Senior News Corp executives, including Rupert and James Murdoch, saw millions cut from their annual bonuses last year as a result of the phone hacking scandal engulfing the media group's UK newspapers but the two Murdochs were still paid around US$47 million ($59 million) between them for the year.
Rupert Murdoch was paid just over US$30m, down nearly US$3m on the prior year, while James was paid US$16.8m, more than US$1m less than the previous year as more than US$5m was cut from the bonuses of the company's top four executives.
In the company's annual financial report today, the company said that while these executives "made contributions to drive the overall success of the business", the remuneration committee balanced this with the allegations of misconduct in the UK prior to the 2012 financial year.
"The compensation committee believed that management should share responsibility for the impact of these matters on the company."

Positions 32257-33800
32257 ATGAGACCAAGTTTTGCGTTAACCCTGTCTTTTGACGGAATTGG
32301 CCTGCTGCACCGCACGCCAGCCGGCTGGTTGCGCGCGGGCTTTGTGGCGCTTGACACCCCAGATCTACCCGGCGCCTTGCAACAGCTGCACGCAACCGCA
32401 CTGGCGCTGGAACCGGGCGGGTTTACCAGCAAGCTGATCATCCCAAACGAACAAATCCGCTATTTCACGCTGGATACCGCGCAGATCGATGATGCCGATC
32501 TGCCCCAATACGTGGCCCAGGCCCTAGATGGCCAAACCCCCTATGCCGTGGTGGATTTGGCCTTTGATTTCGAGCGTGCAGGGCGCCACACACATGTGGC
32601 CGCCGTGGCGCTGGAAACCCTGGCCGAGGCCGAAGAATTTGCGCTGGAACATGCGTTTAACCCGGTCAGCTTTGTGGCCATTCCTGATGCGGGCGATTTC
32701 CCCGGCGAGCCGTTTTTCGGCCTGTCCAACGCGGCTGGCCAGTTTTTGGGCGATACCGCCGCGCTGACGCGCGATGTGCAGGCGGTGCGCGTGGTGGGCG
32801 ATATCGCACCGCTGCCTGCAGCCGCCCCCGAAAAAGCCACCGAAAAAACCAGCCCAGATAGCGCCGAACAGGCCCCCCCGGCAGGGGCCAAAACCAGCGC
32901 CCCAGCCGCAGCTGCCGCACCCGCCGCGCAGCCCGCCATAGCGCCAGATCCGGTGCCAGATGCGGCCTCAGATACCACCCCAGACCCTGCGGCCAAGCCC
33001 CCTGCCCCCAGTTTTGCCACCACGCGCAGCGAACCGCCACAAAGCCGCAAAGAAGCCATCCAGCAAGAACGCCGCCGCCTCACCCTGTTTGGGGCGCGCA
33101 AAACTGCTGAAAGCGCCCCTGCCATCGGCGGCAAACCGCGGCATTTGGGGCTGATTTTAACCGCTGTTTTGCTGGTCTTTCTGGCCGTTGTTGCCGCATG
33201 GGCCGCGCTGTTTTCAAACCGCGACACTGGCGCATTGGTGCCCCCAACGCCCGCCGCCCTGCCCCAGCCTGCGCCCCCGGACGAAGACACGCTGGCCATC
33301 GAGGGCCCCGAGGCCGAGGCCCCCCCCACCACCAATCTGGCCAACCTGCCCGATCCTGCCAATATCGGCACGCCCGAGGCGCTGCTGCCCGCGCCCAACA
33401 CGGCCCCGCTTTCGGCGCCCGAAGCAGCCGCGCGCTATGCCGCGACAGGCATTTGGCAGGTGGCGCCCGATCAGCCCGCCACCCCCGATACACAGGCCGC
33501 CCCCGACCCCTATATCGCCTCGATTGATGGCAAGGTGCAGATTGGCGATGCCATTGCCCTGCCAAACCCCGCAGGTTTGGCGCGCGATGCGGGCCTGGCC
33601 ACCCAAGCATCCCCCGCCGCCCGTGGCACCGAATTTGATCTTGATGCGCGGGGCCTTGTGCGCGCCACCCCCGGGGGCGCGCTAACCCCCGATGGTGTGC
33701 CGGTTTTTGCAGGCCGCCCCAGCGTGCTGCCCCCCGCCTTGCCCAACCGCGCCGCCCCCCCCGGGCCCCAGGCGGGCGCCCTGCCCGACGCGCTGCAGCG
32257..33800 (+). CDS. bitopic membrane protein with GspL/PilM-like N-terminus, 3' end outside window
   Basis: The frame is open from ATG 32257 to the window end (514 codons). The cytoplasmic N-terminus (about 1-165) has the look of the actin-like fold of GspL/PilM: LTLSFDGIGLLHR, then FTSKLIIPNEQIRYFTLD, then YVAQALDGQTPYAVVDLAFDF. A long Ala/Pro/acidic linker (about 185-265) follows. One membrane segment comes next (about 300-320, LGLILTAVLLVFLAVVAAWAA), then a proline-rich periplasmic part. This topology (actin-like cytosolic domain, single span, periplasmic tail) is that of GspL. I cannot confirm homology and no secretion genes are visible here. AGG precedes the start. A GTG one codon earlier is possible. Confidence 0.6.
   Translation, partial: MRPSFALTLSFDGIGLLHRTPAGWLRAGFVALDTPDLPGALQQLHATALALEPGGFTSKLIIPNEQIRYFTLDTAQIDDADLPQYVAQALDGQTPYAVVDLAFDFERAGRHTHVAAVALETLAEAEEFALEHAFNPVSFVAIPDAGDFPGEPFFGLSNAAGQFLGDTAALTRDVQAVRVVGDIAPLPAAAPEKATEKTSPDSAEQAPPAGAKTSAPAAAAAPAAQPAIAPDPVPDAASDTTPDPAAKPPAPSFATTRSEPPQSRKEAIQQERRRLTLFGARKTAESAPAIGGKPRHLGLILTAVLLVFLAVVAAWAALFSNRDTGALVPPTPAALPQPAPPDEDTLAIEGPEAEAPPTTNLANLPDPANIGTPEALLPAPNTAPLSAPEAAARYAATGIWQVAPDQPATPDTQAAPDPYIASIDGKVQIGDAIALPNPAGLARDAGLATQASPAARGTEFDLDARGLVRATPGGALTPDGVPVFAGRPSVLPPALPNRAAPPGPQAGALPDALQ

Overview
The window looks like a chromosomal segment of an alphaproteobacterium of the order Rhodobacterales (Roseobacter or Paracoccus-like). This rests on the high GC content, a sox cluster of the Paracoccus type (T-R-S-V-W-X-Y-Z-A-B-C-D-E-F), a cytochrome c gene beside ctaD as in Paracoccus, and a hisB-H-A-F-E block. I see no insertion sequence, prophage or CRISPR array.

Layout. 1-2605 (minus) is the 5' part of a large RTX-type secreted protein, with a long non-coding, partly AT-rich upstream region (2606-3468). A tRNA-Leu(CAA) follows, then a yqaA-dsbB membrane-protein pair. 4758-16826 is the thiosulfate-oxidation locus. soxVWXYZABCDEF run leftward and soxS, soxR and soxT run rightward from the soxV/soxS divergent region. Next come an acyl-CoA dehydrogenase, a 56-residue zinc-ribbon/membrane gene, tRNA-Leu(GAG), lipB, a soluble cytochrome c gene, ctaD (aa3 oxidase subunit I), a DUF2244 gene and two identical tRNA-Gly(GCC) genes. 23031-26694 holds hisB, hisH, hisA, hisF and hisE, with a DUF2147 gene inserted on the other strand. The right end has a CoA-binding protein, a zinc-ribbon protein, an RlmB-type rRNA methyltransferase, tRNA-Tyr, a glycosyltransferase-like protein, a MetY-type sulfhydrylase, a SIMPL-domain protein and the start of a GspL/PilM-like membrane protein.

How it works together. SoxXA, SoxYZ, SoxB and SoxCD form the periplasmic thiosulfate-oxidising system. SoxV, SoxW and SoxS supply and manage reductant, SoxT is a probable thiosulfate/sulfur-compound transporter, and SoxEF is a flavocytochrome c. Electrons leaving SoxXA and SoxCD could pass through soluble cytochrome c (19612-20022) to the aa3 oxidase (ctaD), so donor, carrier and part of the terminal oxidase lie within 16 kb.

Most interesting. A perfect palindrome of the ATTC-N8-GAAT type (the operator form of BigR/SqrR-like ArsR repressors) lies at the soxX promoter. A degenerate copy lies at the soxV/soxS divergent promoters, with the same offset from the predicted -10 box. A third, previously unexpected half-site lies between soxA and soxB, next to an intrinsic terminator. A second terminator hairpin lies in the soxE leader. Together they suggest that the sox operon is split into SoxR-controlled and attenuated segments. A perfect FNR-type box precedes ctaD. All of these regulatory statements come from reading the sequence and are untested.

The attempts at appeasement are not expected to spare Mr Murdoch another acrimonious shareholders meeting next month.
Last year there were significant votes lodged against the re-election of James and Lachlan Murdoch to the board, and the remuneration of the company's executives.
For this year's meeting, to be held in Los Angeles on October 16, several investors will be putting forward resolutions for the appointment of an independent chairman, and elimination of the company's dual-share structure which has ensured the Murdoch family control 40 per cent of votes despite owning just 12 per cent of the company.
Investors are also seeking a simple majority vote on all resolutions. News Corp has said it will oppose these resolutions.
Australian shareholders who hold Class B common stock - which hold the voting rights - will be impeded by the fact that News Corp suspended 50 per cent of the voting rights of non US shareholders in April this year to comply with US restrictions on foreign ownership of broadcast licences.
Rupert, James and Lachlan Murdoch are among 14 directors seeking re-election next month including two new faces, former Colombian president Alvaro Uribe and former US secretary of labour Elaine Chao.
- Sydney Morning Herald